Poor people are useful during political season.
Politicians offer up the impoverished to distract from the myriad problems for which their platforms propose no workable solutions: Is the treasury awash in red ink? Are there too many demands on a shrinking government purse? Then let’s tighten up on largesse for the very poor.
Never mind that traditional welfare programs barely make a dent in federal spending. Middle-class voters are eager to hear plans that aim the budget-cutting ax away from the entitlement programs, such as Medicare, which have a large constituency among the well-heeled.
After all, voters, like political candidates, find it useful to point the finger at the less fortunate. The impoverished serve to remind the rest of us of our obvious moral superiority, of our wise choices, of our supreme good judgment in not being born poor.
That’s why the current season has brought another round of the faddish insistence on mandatory drug tests for beneficiaries of welfare. Nathan Deal, Georgia’s Republican governor, has become the latest political leader to get in on the mischief-making, signing a bill passed by the GOP-dominated Legislature that would require drug tests for recipients of Temporary Assistance to Needy Families.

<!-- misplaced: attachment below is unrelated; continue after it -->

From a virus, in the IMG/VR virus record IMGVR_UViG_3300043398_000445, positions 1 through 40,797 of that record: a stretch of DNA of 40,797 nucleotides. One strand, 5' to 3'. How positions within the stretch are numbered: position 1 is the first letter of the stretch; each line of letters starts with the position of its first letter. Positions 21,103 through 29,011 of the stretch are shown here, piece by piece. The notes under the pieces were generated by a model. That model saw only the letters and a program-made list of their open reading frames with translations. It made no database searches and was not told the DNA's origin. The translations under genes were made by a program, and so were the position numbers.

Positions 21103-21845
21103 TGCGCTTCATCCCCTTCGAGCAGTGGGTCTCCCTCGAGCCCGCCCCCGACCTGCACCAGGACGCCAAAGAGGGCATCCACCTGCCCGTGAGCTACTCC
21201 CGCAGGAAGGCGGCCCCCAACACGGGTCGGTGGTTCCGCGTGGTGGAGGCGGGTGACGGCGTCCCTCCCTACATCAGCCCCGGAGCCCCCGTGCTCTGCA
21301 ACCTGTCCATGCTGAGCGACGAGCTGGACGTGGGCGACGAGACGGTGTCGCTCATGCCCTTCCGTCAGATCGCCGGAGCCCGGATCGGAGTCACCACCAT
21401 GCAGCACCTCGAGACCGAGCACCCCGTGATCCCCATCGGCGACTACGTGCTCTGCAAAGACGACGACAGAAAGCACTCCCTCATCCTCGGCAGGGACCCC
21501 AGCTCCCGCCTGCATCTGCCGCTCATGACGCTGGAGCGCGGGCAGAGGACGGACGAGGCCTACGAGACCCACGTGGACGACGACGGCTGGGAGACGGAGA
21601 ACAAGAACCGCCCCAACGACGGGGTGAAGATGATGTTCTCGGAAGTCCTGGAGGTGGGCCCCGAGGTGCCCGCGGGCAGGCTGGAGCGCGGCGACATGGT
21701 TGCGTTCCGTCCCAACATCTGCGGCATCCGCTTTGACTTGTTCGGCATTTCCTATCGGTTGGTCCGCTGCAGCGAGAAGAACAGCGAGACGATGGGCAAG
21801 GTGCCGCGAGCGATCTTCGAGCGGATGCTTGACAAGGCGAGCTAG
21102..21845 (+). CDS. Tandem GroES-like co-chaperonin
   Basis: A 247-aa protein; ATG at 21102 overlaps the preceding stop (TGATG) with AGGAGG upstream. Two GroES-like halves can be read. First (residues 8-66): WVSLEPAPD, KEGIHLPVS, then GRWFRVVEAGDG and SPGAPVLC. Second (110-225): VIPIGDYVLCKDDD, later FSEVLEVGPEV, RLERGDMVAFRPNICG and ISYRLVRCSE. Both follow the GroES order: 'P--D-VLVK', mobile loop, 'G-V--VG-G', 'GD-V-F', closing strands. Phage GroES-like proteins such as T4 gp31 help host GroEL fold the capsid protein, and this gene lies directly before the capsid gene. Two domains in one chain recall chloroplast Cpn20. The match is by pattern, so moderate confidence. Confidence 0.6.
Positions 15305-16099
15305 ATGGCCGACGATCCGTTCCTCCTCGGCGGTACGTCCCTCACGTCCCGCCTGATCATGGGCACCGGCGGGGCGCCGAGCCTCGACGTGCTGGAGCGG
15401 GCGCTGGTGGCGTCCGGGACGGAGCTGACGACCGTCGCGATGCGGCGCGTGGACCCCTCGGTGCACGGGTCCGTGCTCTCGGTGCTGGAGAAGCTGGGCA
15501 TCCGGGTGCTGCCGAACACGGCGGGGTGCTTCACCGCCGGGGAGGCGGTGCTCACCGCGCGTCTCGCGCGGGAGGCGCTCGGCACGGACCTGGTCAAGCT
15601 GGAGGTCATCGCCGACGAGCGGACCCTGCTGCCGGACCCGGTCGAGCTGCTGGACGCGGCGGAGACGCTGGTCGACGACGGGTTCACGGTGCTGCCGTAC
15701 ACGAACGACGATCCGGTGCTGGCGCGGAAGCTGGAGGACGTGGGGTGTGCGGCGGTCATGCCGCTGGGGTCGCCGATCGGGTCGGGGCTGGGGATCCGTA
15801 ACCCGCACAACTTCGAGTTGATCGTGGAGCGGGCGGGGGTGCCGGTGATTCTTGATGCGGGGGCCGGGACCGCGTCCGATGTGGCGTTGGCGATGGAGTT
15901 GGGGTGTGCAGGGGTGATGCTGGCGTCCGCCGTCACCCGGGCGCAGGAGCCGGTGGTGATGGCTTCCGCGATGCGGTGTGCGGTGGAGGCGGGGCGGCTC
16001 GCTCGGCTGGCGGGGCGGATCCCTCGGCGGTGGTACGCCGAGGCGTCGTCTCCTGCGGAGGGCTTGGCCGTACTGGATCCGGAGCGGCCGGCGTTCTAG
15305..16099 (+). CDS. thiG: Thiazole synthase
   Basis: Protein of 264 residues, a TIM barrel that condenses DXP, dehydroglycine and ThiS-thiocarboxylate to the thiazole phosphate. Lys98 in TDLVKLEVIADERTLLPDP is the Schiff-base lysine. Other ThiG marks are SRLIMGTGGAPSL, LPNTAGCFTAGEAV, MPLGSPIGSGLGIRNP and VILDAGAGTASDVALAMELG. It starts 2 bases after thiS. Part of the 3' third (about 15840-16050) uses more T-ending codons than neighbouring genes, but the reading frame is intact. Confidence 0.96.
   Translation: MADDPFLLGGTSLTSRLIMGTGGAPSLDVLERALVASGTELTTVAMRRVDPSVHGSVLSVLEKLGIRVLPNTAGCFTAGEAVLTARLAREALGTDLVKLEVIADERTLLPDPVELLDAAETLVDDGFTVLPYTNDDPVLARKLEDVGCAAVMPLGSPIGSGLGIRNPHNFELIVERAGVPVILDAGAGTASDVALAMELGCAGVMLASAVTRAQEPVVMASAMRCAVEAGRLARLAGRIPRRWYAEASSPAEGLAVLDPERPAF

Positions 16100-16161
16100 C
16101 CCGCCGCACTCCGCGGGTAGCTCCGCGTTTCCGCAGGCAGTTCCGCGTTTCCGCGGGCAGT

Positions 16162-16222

In places where conservative policymakers tend to gather — such as meetings of the American Legislative Exchange Council — proposals such as this are offered up in lieu of legislation that might actually reduce spending or boost government efficiency or improve the lives of the poor.
Mitt Romney, the likely GOP nominee for president, has endorsed the idea. In February, congressional Republicans refused to pass an extension of unemployment benefits until the legislation allowed states to require drug tests for the jobless.
You might have thought that conservative ideologues — those who insist that the U.S. Constitution guides their every brainwave and that an overweening government is the greatest threat to the survival of the republic — would hesitate to pass a law that so clearly violates principles laid out in the Bill of Rights. You’d be wrong.
Indeed, Georgia proceeded with imposing mandatory drug tests even though a federal judge has blocked a similar law in Florida.